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GPS-equipped sheep prove herd mentality exists

Woolly thinking helps tight-knit groups of animals to survive

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British Boffins from Cambridge, University College London and The Royal Veterinary College have used an Australian farm to research flocking behaviour in herd animals and feel they have validated theories about how herds of animals protect themselves from predators.

Detailed in Current Biology, the team started with the long-held theory that “A major factor in the evolution of flocking behaviour is thought to be predation, whereby larger and/or more cohesive groups are better at detecting predators...” Herds are also thought to be better at responding to predators, as once an individual herd member detects a threat it will alert its herd-mates. All members of a herd were thought to then bunch up, to make it harder for predators to pick a target.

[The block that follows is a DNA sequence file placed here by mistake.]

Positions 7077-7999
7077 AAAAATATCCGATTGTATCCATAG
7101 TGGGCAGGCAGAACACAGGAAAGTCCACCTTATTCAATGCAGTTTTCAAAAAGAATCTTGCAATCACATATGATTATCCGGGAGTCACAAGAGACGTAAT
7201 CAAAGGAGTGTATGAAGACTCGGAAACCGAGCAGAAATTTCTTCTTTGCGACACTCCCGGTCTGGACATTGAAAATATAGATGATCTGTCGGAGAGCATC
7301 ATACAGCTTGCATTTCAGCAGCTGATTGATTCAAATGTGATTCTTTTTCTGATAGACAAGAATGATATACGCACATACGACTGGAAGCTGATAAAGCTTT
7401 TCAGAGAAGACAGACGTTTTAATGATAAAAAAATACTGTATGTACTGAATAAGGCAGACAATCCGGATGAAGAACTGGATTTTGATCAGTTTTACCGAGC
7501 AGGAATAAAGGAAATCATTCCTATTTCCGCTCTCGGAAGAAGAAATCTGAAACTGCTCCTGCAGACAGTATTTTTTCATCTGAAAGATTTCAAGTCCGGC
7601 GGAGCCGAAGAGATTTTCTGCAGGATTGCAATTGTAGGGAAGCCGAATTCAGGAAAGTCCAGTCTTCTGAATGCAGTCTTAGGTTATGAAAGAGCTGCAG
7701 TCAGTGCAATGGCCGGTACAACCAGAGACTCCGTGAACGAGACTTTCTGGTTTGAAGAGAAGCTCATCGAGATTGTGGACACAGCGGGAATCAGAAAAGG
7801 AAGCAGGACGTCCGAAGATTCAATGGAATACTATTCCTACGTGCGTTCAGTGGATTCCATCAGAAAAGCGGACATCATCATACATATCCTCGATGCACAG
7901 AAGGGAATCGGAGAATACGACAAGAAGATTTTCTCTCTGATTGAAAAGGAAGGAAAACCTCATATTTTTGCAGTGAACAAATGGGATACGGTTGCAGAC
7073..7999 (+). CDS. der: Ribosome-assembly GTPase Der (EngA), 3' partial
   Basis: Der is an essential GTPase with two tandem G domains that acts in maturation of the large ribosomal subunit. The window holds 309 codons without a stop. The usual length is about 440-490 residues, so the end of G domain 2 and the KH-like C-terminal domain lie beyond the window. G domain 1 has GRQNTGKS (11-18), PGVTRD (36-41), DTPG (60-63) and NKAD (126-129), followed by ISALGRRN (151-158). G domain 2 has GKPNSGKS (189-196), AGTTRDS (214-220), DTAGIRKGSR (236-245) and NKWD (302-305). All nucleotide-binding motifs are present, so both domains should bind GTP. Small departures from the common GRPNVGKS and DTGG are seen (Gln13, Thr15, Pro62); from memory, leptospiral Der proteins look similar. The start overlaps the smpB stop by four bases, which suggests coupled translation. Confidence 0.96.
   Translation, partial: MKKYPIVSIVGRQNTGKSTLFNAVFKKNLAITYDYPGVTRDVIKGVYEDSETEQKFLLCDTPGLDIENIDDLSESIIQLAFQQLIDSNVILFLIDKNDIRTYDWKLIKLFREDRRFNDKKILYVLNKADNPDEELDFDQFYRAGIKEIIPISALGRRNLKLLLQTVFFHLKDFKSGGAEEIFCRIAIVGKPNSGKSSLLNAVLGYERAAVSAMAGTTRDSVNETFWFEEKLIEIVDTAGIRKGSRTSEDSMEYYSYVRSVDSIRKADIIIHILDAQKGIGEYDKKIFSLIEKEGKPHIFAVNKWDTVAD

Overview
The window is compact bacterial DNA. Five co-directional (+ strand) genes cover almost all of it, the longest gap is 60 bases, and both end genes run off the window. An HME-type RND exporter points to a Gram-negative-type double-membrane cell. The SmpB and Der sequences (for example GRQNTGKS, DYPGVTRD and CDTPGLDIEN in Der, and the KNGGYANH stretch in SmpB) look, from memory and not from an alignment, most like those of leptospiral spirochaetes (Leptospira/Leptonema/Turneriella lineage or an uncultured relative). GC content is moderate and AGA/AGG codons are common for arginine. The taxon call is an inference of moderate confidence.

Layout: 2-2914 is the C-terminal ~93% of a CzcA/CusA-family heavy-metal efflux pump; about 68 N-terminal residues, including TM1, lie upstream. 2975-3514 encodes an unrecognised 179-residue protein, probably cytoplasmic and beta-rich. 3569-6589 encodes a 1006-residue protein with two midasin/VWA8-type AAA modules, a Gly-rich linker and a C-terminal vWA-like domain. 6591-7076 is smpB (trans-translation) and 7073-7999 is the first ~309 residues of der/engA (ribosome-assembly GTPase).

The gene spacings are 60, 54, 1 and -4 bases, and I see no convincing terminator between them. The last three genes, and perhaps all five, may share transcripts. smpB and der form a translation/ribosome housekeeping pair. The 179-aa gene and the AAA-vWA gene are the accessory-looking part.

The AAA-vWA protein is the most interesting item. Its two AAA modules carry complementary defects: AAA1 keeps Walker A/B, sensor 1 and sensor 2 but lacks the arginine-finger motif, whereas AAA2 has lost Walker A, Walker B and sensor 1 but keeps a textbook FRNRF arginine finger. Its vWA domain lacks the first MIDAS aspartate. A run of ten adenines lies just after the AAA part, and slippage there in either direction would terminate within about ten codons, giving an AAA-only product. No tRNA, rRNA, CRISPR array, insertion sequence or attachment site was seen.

The team found most of those assumptions valid after setting a trained sheep dog on 46 Australian sheep, all of which wore GPS trackers. The sheep “demonstrated classic aggregation and avoidance behaviour” once the dog came within 70 metres, and each individual “moved towards the flock centroid until they were in a tight cluster” as shown in this video of one test (AVI download).

The resulting tightly-knit (pardon the pun) herd of sheep meant no lone individual could be picked off by a predator, which could explain why so many land and animals gather in groups.

The researchers admit that larger-scale tests are needed to fully validate the theory. ®

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